I like my clothing to match my life, the events of my days, the trips that I take, the events that I celebrate. Who doesn’t? Surely that is part and parcel of conscious consumption, a topic close to many of our minds. Thoughtful understanding of our objects fit into our lives, and how new objects ought to meet needs, right?
And part of the joy of making is that we makers have the ability to integrate our creations into our lives, or for them to serve our lives, as directly as possible. We can craft for weddings and beach vacations and divorce parties and hiking trips, theme parties and themed lives. We can even make to match our beverages, and that’s exactly what I have done with my most recent knitted project. After all, sweater weather means red wine, does it not? And now I can look the way my glass does in the cold, ready for some red.
Ah, knitting, you saucy minx. You seduce me with your tactility and infuriate me with your pace. Sewing is a puzzle, and knitting is a labyrinth, and I get lost sometimes. You keep me warm with your fuzzy fibers, but in the sticky heat of Mumbai, what need have I of such warmth? And yet I enjoy you, I do. I bring you to movie theaters and on planes, to places beyond the reach of my sewing machine (for Heaven forbid I not be crafting; if I am not making, what am I?). You are a mobile art, if an expensive one (I maintain this thought: sewing can be thrifty, knitting cannot). You challenge me, you force patience, and I cannot quit you, although we do take breaks. You take forever, and yet I keep taking on projects with thinner yarn, which must mean I like your challenge. For example, this Brooklyn Tweed Arabella which I finished right in time for my lightening round trip to Vienna, and then threw into my suitcase to take to Philadelphia, where it kept me very warm, and I had a chance to force my mother to take these photos.
I realized looking at these photos that the nature of the yarn, a glorious variegated Tosh Merino Light in Tart, completely obscures the Quaker Ridging of this project in images. SIGHHHHHHHH.
See, the sweater looks like this:
But of course you can’t see any of those painstakingly worked ridges in my photos because the changing color of the yarn subtly moving from lighter to darker and back again is much more visible than the texture of the ridges. OH well. You will just have to trust me, I ridged them all.
Let me tell you something that knitters already know and people who don’t knit have no context for/way to understand: A fingering weight sweater takes FOREVER. This represents at least 9 months of my time. Of course, I wasn’t working on it constantly, but, like, STILL. That’s a lot of months.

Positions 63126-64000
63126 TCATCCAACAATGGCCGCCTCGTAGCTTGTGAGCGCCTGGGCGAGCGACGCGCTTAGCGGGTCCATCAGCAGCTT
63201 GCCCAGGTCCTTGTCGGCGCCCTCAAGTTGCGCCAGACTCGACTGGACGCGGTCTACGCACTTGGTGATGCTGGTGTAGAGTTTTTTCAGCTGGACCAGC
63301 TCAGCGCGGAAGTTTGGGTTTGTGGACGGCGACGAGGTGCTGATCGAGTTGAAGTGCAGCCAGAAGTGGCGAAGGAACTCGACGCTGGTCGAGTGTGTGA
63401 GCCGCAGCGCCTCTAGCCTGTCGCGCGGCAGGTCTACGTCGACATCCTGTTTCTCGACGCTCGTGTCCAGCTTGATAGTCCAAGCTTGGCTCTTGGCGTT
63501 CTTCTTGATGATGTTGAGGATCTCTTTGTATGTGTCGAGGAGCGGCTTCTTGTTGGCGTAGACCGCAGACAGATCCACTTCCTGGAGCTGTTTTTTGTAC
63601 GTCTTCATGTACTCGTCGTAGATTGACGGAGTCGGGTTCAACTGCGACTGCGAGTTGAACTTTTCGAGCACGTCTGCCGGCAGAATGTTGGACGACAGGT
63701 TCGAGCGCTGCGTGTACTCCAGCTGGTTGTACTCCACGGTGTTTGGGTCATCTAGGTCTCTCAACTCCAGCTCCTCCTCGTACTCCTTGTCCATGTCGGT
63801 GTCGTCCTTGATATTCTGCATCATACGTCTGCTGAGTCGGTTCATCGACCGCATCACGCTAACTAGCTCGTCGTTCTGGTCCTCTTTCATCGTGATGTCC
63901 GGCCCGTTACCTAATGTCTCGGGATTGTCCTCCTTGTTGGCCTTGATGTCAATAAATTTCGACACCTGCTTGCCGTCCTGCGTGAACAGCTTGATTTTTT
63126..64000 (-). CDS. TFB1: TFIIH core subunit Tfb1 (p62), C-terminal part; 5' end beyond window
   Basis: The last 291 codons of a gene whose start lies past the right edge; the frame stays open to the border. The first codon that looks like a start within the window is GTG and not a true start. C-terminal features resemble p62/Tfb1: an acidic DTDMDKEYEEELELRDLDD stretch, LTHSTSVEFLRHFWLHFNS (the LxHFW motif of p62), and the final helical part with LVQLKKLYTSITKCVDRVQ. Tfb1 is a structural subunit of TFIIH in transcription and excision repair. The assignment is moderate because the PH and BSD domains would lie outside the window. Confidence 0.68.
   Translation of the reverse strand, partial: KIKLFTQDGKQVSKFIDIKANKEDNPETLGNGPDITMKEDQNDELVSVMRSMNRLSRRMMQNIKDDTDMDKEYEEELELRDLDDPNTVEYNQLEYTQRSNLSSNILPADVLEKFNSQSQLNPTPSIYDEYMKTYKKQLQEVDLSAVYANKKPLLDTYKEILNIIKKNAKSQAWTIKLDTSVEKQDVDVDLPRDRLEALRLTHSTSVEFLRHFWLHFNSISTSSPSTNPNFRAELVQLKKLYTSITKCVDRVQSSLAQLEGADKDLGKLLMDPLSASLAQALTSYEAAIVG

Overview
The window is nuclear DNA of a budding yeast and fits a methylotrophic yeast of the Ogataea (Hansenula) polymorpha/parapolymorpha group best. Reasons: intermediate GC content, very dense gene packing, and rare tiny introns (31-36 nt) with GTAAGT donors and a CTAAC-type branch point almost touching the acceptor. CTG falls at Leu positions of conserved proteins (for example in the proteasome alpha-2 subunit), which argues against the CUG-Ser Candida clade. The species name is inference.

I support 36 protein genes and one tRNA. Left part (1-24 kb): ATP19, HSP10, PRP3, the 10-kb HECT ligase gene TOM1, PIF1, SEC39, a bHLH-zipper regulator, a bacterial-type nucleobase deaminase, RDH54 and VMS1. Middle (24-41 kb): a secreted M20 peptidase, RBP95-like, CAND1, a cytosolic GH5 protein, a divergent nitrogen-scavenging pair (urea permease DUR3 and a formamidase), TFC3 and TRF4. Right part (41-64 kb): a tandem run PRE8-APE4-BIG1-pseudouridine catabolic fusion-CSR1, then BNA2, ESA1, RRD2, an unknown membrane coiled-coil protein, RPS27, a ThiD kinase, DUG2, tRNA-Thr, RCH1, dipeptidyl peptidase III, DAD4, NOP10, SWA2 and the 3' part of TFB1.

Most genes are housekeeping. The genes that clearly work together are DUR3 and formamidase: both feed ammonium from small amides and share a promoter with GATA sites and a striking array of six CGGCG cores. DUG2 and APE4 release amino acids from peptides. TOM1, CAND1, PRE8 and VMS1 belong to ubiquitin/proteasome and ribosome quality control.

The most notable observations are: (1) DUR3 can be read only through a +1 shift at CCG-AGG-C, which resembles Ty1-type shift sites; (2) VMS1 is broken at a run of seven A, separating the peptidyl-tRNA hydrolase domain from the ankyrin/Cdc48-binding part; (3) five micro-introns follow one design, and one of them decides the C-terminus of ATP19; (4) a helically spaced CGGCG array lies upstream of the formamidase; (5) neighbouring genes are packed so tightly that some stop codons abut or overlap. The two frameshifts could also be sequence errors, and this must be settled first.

This was my first Brooklyn Tweed sweater experience and based on this, I think I need to go down a size or two. I am still not great with negative ease in knitting, I realize, and I tend to knit big. This sweater turned out huge, and really long, and while I love it, I sort of also resent it because…it took so much time! It could have taken ever so slightly less time!
The sleeves are long, so I tend to cuff them, and the hem is long, but I enjoy that. I love the swingy feel of this design. I made many mistakes (which I can live with), but no, shall we say, deliberate changes, because…I would have no idea how to do that. And I really admire people who do! But I don’t, not with knitting, not yet. Maybe not ever? I don’t know, as I said, we share a deep but problematic love.
Fun side not, those pants which you can barely see are my first round of Palisade Pants from Papercut patterns, discussed in my last post!
I enjoyed the pattern, and might try it again (someday, I’m back to a worsted weight wool, a Malabrigo, for my new sweater, the Rowan Land Girl’s sweater, and feeling fine) in a solid wool next time so the pattern detailing is clearer. It was fun to knit, gripes aside, and I made it over many a glass of wine, red and otherwise. But now that it’s in the world as a whole thing, I’m guessing it’s going to be a red wine kind of garment, which is wonderful, as I said, who doesn’t want their makes to match their life?
This selfie was the best image I could get that showed the true color of the sweater, which has been rendered brighter in these photos by the gorgeous afternoon light my parents’ green roof receives (as a fun bonus, it really captures the frizz of my hair!). It also has the clearest image of the ridges, so forgive the selfie, it has a use!
Do you like your creations to match your bodily consumption, or anything else in your life? Do you find knitting to be a fling, a casual date, a committed partnership, a toxic ex? Do tell!